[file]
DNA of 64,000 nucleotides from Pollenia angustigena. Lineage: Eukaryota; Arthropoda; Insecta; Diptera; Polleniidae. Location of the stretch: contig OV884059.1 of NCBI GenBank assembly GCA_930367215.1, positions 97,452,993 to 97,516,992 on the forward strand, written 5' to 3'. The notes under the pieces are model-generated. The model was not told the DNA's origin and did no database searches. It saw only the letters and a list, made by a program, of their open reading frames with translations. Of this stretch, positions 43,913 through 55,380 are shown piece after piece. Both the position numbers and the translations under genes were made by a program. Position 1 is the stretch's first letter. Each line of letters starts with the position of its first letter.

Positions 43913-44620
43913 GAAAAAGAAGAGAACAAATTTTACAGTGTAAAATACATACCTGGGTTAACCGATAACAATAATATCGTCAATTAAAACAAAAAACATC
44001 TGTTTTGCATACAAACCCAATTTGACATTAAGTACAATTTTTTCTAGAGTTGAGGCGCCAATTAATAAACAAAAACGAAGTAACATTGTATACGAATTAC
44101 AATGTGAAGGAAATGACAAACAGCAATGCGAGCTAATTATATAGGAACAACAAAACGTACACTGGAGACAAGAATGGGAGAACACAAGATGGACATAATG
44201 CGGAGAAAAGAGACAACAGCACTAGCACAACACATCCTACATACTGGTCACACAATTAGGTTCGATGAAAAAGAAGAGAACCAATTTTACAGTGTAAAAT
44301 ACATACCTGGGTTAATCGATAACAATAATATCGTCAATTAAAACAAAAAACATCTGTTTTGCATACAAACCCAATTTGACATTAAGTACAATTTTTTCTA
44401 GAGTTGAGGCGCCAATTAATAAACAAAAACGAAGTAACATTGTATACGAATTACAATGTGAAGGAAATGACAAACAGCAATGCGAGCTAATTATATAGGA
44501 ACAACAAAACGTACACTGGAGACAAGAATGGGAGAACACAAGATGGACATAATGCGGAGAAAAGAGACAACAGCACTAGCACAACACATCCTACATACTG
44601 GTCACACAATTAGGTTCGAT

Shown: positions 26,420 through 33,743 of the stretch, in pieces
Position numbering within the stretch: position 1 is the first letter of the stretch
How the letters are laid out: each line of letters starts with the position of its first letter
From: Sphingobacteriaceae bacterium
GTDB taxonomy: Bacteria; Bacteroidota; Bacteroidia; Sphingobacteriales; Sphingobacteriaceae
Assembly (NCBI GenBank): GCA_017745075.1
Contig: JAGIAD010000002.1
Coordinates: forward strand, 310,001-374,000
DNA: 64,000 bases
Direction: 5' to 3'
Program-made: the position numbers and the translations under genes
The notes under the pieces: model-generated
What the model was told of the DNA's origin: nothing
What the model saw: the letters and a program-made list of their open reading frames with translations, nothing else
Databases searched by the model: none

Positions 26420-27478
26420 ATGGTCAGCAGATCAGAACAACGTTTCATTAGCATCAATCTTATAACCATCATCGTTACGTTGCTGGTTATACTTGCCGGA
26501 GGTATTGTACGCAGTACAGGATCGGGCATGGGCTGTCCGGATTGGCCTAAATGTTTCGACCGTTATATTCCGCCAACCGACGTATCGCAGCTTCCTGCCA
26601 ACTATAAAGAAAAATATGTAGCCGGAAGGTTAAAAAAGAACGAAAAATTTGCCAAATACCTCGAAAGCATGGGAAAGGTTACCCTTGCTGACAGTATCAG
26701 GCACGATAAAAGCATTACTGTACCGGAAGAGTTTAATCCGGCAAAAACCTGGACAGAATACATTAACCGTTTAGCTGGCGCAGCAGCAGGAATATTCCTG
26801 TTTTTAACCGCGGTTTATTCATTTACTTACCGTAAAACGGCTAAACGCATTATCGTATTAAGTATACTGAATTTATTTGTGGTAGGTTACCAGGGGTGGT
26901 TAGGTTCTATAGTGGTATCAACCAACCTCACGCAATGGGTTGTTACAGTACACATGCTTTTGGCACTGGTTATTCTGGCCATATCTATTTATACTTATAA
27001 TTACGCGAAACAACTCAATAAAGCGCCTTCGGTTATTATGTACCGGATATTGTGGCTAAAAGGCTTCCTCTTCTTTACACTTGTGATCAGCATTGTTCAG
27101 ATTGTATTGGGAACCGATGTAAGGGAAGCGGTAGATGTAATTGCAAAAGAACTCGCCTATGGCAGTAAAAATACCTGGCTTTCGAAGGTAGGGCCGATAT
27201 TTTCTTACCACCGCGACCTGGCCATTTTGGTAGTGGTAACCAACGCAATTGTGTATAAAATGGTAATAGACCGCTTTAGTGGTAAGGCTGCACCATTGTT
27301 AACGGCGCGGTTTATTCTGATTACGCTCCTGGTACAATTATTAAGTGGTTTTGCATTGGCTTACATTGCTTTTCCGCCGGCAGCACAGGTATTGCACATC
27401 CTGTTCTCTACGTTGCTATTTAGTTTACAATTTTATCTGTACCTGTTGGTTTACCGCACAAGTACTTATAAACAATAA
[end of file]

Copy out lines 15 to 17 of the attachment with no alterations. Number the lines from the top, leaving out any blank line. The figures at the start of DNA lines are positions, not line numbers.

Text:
GTDB taxonomy: Bacteria; Bacteroidota; Bacteroidia; Sphingobacteriales; Sphingobacteriaceae
Assembly (NCBI GenBank): GCA_017745075.1
Contig: JAGIAD010000002.1